Sunday,22 July, 2018
Current issue | Issue 1141, 28 March - 3 April 2013
Sunday,22 July, 2018
Issue 1141, 28 March - 3 April 2013

Ahram Weekly

Kurdish violence flares

Explosions rocked Ankara this week, even as Ocalan calls for a truce, reports Sayed Abdel-Meguid

Al-Ahram Weekly

Tuesday was no ordinary day for the inhabitants of the Turkish capital, especially those residing near the headquarters of the ruling Justice and Development Party (AKP) in the upscale neighbourhood of Balgat. Just as people were getting ready for bed that evening several loud blasts in succession caused their windows to rattle. They rushed to turn on their televisions and waited anxiously for an explanation. Moments later all regular programming was interrupted as television screens throughout the country began to broadcast the news in grisly detail. Fortunately, there were no casualties. But the simultaneous attacks against the AKP headquarters, the Justice Ministry and the Telecommunications Workers’ Union raised alarm. Was this a beginning of a wave of terrorist attacks? Surely it was no coincidence that the bombings occurred at a time when radical leftwing and ultranationalist factions were escalating their sometimes menacing rhetoric in opposition to the negotiations taking place between the government and the separatist Kurdistan Workers Party (PKK).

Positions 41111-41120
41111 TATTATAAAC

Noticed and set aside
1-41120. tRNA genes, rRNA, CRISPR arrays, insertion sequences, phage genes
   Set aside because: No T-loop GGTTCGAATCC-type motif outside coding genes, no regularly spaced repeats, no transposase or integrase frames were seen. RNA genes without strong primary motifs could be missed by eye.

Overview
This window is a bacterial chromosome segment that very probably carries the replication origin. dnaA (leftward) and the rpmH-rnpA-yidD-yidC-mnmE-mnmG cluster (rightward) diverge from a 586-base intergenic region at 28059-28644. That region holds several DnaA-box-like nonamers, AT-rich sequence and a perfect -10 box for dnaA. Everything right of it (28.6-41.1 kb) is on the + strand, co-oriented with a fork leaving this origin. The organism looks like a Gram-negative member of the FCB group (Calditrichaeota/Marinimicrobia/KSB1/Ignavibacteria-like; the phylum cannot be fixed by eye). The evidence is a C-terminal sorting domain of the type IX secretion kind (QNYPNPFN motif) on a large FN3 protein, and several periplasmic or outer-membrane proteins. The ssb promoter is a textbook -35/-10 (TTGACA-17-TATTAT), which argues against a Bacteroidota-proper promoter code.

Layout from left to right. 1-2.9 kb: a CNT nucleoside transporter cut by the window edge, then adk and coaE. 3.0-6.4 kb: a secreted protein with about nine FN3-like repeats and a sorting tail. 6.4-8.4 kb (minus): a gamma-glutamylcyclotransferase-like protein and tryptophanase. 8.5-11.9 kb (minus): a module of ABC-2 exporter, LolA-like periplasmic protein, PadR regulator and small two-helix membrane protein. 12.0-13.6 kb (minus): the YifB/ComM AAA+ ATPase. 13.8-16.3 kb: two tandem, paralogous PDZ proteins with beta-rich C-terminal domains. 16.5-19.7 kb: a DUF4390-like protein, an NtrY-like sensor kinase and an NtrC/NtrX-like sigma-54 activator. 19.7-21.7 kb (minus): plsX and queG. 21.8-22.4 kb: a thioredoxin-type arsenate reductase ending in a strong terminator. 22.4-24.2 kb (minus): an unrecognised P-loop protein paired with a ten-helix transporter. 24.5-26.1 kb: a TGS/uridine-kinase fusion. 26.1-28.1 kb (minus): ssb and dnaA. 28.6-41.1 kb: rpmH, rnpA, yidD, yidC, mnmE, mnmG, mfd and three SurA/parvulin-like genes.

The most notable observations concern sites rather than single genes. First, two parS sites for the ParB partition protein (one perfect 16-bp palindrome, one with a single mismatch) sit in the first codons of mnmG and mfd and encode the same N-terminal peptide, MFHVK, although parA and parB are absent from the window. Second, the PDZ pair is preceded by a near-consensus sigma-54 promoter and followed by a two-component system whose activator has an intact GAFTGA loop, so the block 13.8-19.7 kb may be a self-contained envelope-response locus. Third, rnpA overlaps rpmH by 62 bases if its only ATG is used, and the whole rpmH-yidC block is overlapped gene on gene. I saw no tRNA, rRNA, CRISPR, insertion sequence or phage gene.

For government leaders, who had been anticipating a qualitative breakthrough in the form of a renunciation of violence on the part the PKK, the bombings raised the spectre of the destruction of months of hard work and untold damage to their credibility and standing. Prime Minister Recep Tayyip Erdogan, who was in Copenhagen at the time, made an urgent phone call to his minister of interior seeking an assessment of the ramifications and repercussion of the terrorist against the AKP headquarters.

Back in Ankara, Justice Minister Sadullah Ergin rushed to his ministry to inspect the damage done by the hand grenades that had been thrown at this building. There was only some minor damage to some cars parked in front of the ministry, but the significance was major. Some party or parties was bent on obstructing the country’s course of progress as it was on the verge of a resolution to one Turkey’s most intractable dilemmas: the Kurdish question, the source of vicious and still ongoing warfare in southeastern Anatolia with dimensions of the battle spilling over into northern Iraq and, more recently, northern Syria.

Vice Prime Minister Bÿlent Arõnç, co-founder of the AKP with Erdogan, described the bombings as attacks against the democracy to which Turkey aspires under the AKP. His party, he said, has been steadfast in its efforts to end divisions and tensions arising from ultra-chauvinistic tendencies, and to lead the country to more tolerant and harmonious horizons with all ethnic components of the population. This process must naturally begin with the Kurds who form a fifth of Turkey’s population, but it can not be achieved without putting an end to the fighting and engaging in dialogue and negotiation.

The vice prime minister’s remarks and other statements by government officials were a form of appeal to moderate Kurdish nationalists to offer a significant gesture to offset both the hardliners in their camp and the attempts of the AKP’s leftist and ultranationalist adversaries to sabotage progress in the negotiations between the government and the PKK.